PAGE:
Wednesday, December 26, 2018

Lost and Found. by Larry Smith

I am calling the restaurant this morning
to see if they’ve found my sense of humor
which I lost with my appetite last night.
They are checking the lost and found.

I had been drinking the house red
and eating their Cesare Salad
when friends began talking of politics—
what’s wrong and how they can do nothing.
With a meatball just touching my lips
the talk turned to today’s religions.

The woman who answered now is checking the drawer.
“Where were you sitting?” she asks. I tell her, and
they are sending someone back to check. In this long
pause, I ask, “What else do you have in that box?”
She almost laughs, “Oh, a scarf, a pair of gloves,
two credit cards, and three memories—
did you lose any of that?” she asks.
I hold silence a long time wondering why I called,
and then I ask, “What size are the gloves?”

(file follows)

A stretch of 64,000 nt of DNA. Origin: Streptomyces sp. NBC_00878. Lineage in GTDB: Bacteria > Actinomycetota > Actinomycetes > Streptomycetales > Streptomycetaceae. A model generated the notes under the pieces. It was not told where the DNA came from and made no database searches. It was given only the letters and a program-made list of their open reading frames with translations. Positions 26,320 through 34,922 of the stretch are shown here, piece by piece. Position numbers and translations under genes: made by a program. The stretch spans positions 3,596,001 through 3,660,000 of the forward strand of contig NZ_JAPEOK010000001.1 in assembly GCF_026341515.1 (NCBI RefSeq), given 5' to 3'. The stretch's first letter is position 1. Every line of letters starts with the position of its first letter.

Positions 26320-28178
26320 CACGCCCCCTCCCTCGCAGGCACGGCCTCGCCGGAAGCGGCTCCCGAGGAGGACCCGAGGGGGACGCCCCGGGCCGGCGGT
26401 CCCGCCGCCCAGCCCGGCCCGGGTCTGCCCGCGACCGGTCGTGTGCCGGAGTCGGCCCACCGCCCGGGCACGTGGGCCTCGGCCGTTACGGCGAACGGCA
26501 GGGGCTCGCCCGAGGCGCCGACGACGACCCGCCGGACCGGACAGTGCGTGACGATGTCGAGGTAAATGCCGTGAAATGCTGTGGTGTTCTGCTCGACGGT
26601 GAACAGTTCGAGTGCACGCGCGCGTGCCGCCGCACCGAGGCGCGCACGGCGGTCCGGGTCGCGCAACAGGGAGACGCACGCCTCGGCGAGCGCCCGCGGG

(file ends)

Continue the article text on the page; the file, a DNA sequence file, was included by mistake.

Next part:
Larry Smith is a veteran poet, fiction writer, editor and publisher of Bottom Dog Press in Ohio which has published over 200 books of poems, fiction, and memoirs. His most recent book is Tu Fu Comes to America: A Story in Poems (2018). He is a biographer of Kenneth Patchen and Lawrence Ferlinghetti. He and his wife Ann live along the shores of Lake Erie in Ohio.


  1. Footnote...the bar in this photo is the notorious Waterfront Tavern in Bellingham, for several serial killers, including Ted Bundy...Son-in-law Allen and I had a good Guines there...then got out.

  2. Oh Larry, you hit the nail every time. Love the last stanza, especially the glove!!


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